A new study suggests young women who are not heterosexual are at a greater risk of accidental pregnancy, partly because they are less likely than straight women to use contraceptives.
The changing climate is expected to breed fiercer hurricanes. As the dollar value of the damage increases, the cleanup will become harder for America to afford, a new paper forecasts.
Half of millennials believe Social Security will run dry before they retire. That’s not entirely true, but without major reforms their benefits will take a hit. We explain.
A new study suggests marathon races interfere with ambulance service. Transportation delays may help explain why elderly patients with cardiac problems are more likely to die if they live near marathon routes.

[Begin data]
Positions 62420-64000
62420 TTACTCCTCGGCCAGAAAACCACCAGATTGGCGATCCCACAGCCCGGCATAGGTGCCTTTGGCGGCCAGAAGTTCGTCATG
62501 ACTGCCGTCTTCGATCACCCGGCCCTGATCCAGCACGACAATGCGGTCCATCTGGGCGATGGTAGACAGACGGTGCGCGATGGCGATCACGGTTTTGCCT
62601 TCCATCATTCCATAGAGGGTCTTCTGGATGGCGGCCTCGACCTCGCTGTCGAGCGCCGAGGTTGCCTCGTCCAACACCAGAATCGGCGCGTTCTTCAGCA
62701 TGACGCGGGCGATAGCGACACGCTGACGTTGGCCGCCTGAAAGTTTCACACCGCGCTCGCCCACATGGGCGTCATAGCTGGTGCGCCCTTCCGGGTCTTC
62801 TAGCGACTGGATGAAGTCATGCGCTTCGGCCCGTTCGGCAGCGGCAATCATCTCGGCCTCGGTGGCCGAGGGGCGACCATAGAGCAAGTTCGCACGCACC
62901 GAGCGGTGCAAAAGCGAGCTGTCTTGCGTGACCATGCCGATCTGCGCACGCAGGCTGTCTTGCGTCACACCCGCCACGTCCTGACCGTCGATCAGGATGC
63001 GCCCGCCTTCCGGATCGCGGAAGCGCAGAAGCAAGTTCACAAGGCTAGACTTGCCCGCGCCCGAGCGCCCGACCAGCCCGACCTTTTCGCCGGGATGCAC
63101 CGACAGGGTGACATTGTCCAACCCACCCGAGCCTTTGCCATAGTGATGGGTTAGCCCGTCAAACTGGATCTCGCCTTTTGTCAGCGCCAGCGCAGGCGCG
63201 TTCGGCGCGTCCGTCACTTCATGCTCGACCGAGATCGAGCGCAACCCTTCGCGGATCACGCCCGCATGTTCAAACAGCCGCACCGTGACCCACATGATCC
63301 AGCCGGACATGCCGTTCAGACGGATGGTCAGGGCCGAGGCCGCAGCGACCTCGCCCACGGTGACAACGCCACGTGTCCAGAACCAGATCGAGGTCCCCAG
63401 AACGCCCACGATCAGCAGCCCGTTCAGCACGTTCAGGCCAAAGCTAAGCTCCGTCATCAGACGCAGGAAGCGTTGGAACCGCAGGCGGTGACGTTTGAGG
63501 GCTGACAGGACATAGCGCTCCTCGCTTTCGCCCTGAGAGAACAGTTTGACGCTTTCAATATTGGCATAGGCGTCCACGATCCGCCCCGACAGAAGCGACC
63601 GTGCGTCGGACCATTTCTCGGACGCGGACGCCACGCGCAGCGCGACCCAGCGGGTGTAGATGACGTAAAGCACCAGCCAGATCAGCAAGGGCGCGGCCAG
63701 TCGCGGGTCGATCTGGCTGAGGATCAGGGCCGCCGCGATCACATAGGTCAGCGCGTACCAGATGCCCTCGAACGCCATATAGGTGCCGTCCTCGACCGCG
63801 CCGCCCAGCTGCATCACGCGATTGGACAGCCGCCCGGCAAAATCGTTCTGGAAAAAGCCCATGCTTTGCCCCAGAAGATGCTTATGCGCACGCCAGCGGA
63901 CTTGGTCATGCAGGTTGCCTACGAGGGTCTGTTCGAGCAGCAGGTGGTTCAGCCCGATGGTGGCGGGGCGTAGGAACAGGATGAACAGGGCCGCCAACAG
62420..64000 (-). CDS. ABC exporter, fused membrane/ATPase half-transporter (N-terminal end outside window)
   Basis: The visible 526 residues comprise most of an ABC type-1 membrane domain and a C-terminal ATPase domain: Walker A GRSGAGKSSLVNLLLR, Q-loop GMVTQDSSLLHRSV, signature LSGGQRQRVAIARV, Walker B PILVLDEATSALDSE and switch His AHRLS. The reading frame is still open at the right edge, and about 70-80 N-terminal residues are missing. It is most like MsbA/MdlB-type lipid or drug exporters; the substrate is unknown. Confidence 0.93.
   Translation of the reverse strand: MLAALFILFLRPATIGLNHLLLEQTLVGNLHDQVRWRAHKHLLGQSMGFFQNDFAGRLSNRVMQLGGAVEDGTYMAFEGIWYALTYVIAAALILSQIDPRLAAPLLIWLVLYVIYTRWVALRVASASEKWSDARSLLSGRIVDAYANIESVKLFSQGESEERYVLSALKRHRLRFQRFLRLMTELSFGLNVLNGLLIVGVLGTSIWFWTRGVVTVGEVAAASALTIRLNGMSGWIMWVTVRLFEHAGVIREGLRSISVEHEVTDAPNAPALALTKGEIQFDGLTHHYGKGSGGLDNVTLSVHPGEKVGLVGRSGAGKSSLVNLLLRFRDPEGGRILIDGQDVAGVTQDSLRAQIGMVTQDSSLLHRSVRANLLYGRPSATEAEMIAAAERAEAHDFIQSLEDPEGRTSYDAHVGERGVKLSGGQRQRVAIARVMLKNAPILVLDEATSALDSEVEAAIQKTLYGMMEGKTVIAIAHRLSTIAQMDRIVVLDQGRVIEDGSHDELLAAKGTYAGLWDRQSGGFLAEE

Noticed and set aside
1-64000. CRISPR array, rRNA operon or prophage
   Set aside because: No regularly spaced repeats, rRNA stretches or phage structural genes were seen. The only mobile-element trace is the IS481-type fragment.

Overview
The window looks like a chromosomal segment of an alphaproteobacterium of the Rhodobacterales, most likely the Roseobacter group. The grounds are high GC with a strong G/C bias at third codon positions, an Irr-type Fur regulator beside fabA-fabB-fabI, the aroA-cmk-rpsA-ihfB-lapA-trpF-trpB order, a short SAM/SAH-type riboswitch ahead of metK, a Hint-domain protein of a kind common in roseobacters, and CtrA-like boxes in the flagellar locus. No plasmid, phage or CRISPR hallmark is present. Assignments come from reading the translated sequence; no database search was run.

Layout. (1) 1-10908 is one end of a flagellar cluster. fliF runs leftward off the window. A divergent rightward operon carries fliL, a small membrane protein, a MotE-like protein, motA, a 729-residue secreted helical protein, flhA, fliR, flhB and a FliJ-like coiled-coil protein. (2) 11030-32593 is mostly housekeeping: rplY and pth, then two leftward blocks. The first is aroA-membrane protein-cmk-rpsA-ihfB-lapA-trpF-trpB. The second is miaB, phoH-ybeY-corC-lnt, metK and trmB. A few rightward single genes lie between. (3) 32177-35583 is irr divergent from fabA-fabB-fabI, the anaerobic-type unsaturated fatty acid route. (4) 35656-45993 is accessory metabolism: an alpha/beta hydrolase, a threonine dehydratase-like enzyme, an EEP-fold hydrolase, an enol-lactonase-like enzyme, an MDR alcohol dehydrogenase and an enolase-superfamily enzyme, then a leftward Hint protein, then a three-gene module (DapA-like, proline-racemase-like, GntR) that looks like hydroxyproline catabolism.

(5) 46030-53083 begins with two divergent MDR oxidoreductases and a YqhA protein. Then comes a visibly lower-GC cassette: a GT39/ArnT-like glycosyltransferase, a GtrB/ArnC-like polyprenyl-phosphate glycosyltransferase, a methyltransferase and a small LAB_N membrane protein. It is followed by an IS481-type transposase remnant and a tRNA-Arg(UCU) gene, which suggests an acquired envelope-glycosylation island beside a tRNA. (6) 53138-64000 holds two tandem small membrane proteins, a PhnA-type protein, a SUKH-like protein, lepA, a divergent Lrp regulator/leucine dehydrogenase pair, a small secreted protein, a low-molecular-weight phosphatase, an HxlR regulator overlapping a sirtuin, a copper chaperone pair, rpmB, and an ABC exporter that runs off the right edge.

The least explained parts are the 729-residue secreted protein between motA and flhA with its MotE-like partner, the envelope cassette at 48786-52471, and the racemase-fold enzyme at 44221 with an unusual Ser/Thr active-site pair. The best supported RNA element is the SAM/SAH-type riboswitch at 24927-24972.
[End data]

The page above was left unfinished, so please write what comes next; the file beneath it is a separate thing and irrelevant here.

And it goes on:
High-fructose corn syrup is found in many foods today. We profile the latest research on the sweetener’s association with obesity, diabetes and liver disease.
A new study offers insights on how states can assist mobile home residents who face eviction, but notes that even helpful policies can have unintended consequences.
Our newest syllabus offers faculty a guide for teaching basic data journalism skills, including statistical and visualization techniques, over a 13-week semester.
A collection of government reports and academic papers that help paint a picture of the men, women and children in custody nationwide. We included a few research articles that look specifically at transgender inmates.
Critics of fuel-efficiency standards have long argued that, by making cars lighter, they make cars more dangerous. A new paper challenges this theory, arguing that they may be saving lives.
A new study looks at how special education students and students who are learning English spend the summer. Researchers want to understand why some children forget what they learned while they are away from school.